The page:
ERIC Number: ED334228
Record Type: RIE
Publication Date: 1991-Apr
Reference Count: N/A
Instructional Diagnosis: Effective Open-Ended Faculty Evaluation.
Newby, Tim; And Others
A faculty evaluation technique was used to classify responses from open-ended evaluations to determine elements of university teaching that were of greatest concern to students and to determine the feasibility of comparing subgroups by instructor gender, class size, and school. Small Group Instructional Diagnosis (SGID) was used--a form of course evaluation that offers students the opportunity to generate answers to open-ended questions. The comments from 147 SGIDs conducted between April 6, 1989 and May 1, 1990 at Purdue University (Lafayette) were compiled. The evaluations were obtained from 3,566 students and resulted in 2,422 comments that were classified by three raters into the following categories: (1) instructor; (2) learner interaction; (3) media; (4) content; (5) printed material; (6) grading; and (7) course policy. The instructor's personal characteristics emerged as the greatest concern to students, followed by the learner being actively involved in the learning process, and then by course content. The results show that responses can be: classified to identify elements of concern to students, and grouped to make comparisons by subgroup feasible. Such comparisons could be used to improve instruction. Sixteen figures and two tables are provided. (SLD)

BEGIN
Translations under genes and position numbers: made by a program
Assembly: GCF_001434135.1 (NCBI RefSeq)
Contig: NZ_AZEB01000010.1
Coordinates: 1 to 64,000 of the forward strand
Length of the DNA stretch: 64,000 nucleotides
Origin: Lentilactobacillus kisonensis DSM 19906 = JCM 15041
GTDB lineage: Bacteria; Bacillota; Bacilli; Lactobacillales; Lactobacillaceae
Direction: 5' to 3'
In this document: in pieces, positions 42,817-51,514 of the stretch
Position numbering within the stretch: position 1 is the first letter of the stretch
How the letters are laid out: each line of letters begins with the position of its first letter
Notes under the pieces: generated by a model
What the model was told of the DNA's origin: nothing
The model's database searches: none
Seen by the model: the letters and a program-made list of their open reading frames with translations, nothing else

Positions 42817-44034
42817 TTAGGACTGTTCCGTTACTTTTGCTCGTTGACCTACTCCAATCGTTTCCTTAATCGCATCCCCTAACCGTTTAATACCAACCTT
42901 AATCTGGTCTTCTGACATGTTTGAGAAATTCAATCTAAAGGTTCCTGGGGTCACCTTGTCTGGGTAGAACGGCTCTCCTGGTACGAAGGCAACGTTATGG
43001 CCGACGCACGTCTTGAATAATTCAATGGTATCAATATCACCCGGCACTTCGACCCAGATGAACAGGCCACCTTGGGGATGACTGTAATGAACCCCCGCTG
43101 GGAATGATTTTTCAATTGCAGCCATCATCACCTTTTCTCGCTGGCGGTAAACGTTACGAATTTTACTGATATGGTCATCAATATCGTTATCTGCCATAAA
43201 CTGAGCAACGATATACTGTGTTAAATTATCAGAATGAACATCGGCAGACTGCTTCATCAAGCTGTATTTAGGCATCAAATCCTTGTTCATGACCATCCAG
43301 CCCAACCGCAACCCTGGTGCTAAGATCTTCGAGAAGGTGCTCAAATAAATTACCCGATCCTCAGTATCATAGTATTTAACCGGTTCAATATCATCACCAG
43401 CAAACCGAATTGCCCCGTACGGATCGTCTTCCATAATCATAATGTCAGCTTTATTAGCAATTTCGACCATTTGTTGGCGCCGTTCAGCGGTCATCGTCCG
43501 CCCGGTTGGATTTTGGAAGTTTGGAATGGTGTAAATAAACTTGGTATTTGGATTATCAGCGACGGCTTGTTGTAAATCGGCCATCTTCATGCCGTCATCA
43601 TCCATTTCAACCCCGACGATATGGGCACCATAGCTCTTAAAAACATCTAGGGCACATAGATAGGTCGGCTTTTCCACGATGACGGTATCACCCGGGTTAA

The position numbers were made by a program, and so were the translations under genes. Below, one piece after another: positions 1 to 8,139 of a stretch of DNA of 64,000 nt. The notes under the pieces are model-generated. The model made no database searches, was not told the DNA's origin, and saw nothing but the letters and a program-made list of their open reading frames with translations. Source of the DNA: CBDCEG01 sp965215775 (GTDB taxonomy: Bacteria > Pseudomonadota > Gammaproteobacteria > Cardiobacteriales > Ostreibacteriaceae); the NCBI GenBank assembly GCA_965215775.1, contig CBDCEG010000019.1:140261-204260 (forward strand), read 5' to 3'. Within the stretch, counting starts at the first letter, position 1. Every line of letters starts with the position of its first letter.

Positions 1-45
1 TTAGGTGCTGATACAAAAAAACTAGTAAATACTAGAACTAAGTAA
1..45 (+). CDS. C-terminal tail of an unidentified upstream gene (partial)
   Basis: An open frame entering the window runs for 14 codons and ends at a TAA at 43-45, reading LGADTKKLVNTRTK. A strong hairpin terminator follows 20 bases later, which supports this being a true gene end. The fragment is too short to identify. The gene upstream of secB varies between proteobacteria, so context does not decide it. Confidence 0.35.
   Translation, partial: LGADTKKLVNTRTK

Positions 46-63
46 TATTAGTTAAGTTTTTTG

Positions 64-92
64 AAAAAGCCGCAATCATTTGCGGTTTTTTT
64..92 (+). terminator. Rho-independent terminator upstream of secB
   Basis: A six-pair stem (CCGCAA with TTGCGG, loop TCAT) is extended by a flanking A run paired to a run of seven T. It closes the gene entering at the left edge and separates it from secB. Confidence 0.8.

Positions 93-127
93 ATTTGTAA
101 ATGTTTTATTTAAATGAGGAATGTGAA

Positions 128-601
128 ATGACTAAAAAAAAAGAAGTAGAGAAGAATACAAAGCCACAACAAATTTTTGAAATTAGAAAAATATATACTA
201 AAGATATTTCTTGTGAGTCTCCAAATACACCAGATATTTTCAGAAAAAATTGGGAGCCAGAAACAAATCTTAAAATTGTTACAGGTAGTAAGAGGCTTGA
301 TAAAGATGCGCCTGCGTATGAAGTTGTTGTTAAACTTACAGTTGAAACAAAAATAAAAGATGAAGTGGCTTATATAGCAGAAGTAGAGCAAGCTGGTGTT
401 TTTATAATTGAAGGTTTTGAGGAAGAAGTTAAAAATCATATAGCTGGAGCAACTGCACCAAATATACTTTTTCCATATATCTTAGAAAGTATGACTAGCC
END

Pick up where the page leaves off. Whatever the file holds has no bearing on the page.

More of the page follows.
Publication Type: Reports - Research; Speeches/Meeting Papers
Education Level: N/A
Authoring Institution: N/A
Identifiers: Open Ended Questions; Small Group Instructional Diagnosis
Note: Paper presented at the Annual Meeting of the American Educational Research Association (Chicago, IL, April 3-7, 1991).